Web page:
U.S. job openings hover at record highs in June
U.S. job openings held near record highs in June amid a modest decline in hiring, pointing to further tightening labor market conditions, which economists hope will soon spur faster wage growth.
The monthly Job Openings and Labor Turnover Survey, or JOLTS, released by the Labor Department on Tuesday underscored labor market strength, which together with robust economic growth, likely paves the way for the Federal Reserve to raise interest rates in September.
"The labor market continues to run hot and this guarantees that more rate hikes are on the way," said Chris Rupkey, chief economist at MUFG in New York. "Fed officials are increasingly skeptical that this economy requires any monetary policy support whatsoever."
The U.S. central bank increased borrowing costs in June for the second time this year. The Fed forecast two more rate hikes by December. Job openings, a measure of labor demand, were unchanged at a seasonally adjusted 6.7 million in June. Vacancies hit an all-time high of 6.8 million in April.
The job openings rate was unchanged at 4.3 percent in June. There were an additional 20,000 jobs in the education sector, but vacancies declined by 84,000 jobs in the transportation,
warehousing, and utilities industry. There have been reports of a widespread shortage of truck drivers.
There are concerns that the worker shortage will at some point hinder economic growth. The economy grew at a 4.1 percent annualized rate in the second quarter, the fastest in nearly four years.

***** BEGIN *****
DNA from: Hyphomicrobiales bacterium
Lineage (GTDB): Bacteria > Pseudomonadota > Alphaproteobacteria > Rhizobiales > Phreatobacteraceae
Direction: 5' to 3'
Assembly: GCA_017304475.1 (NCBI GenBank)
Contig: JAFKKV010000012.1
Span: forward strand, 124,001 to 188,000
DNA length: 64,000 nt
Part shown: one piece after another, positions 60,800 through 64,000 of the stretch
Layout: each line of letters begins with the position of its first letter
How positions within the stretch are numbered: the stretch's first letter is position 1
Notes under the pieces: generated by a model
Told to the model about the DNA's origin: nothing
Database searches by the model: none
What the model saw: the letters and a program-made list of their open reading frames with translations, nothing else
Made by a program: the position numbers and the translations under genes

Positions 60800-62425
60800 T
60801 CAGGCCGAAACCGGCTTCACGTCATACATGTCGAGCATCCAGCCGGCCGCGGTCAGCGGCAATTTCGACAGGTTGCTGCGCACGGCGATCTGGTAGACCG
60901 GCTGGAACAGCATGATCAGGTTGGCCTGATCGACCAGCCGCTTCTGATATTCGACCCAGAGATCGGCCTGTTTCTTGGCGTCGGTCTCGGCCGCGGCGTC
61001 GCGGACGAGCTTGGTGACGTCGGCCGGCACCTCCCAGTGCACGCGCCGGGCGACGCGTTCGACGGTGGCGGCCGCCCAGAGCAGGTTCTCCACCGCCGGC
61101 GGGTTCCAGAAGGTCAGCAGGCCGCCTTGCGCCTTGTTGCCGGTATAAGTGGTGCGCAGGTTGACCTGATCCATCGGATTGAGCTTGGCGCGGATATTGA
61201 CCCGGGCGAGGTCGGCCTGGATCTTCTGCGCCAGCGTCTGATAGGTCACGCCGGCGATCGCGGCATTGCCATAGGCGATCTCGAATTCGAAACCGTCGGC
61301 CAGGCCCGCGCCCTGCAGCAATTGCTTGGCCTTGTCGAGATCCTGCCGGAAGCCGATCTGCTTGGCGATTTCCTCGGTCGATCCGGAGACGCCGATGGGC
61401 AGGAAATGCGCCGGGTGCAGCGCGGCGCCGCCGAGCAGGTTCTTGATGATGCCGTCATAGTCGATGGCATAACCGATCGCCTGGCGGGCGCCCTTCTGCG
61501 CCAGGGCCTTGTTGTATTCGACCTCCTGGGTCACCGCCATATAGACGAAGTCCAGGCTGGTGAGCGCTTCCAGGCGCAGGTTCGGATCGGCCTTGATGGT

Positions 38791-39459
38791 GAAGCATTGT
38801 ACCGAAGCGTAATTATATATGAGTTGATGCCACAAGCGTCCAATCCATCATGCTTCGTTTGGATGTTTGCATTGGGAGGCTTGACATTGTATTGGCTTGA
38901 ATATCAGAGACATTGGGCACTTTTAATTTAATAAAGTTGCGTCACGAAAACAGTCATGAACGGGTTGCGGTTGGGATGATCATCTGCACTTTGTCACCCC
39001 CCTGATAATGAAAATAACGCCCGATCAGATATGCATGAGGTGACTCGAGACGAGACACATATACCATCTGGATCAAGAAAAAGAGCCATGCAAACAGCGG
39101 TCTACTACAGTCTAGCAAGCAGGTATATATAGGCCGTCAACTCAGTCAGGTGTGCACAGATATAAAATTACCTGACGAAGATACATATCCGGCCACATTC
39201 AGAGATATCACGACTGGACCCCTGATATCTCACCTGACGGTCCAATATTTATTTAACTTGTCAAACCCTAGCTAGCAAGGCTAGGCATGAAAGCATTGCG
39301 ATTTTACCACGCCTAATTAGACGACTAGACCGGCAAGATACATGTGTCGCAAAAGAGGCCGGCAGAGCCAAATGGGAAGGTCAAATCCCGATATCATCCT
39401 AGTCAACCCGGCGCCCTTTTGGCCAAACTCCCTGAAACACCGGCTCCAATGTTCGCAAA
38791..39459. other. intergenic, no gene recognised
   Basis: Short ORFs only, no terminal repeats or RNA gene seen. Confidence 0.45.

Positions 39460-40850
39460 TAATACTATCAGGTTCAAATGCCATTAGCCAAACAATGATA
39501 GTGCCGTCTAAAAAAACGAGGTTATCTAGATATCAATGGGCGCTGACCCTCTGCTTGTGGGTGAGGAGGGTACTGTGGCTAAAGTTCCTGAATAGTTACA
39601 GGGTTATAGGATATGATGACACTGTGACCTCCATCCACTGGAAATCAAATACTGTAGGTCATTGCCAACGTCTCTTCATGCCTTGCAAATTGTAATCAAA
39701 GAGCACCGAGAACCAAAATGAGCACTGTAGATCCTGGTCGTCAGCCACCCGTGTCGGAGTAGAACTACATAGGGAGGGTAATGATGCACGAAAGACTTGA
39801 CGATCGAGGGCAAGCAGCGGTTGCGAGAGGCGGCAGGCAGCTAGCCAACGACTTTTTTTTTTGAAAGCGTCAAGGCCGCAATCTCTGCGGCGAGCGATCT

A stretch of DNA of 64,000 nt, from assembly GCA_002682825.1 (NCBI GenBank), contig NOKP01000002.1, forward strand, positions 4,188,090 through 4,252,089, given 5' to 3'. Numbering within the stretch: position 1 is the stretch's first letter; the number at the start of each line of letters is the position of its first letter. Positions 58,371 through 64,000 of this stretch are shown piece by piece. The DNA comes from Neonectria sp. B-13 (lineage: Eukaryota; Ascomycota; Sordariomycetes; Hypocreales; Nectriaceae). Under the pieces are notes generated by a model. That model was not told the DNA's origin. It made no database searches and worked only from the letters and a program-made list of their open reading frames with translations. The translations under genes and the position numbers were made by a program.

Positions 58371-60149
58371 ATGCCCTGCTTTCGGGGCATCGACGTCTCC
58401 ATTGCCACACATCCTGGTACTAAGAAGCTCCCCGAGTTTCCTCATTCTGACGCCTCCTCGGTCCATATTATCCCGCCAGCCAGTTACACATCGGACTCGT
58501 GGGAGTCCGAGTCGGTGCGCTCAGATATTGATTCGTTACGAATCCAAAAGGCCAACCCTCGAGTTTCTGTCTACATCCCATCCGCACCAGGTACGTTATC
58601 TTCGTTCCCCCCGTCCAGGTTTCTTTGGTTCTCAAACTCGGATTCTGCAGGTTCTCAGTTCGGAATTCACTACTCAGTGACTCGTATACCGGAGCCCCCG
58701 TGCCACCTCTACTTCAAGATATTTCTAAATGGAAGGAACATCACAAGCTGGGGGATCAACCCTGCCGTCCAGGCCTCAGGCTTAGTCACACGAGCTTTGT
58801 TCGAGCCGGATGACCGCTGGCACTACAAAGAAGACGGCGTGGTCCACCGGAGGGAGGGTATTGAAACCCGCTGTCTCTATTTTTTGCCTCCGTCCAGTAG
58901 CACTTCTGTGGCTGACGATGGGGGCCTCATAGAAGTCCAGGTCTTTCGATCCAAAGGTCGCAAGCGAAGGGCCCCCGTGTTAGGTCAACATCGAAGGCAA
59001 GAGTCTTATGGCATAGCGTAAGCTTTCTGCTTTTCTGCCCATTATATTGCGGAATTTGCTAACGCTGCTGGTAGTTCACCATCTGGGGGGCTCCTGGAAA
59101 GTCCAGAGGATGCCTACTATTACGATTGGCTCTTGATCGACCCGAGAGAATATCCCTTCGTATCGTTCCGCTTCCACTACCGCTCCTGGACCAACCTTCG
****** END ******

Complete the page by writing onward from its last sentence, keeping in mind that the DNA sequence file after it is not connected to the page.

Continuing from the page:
In June, hiring slipped by 96,000 to 5.7 million. The hiring rate dipped to 3.8 percent from 3.9 percent in May. But hiring in the finance and insurance industry increased by 31,000 in June.
While the number of Americans voluntarily quitting their jobs fell by 78,000 to 3.4 million in June, the quits rate, which policymakers and economists view as a measure of job market confidence, held at 2.3 percent for a fourth straight month.
"An elevated quit rate has important implications for income growth because workers typically secure new jobs paying about 5 percent to 10 percent more than their previous jobs," said Dante DeAntonio, an economist at Moody`s Analytics in West Chester, Pennsylvania. "And employers will need to attract workers with better offers."
Wage growth as measured by average hourly earnings has remained moderate, increasing 2.7 percent year-on-year in July. The JOLTS report also showed layoffs increasing to 1.7 million in June from 1.6 million in May. That lifted the layoffs rate one-tenth of a percentage point to 1.2 percent.
"The June figure was on the high end of the range reported over the past two years, but still low by historic standards," said Daniel Silver, an economist at JPMorgan in New York.
(This article has not been edited by Zeebiz editorial team and is auto-generated from an agency feed.)
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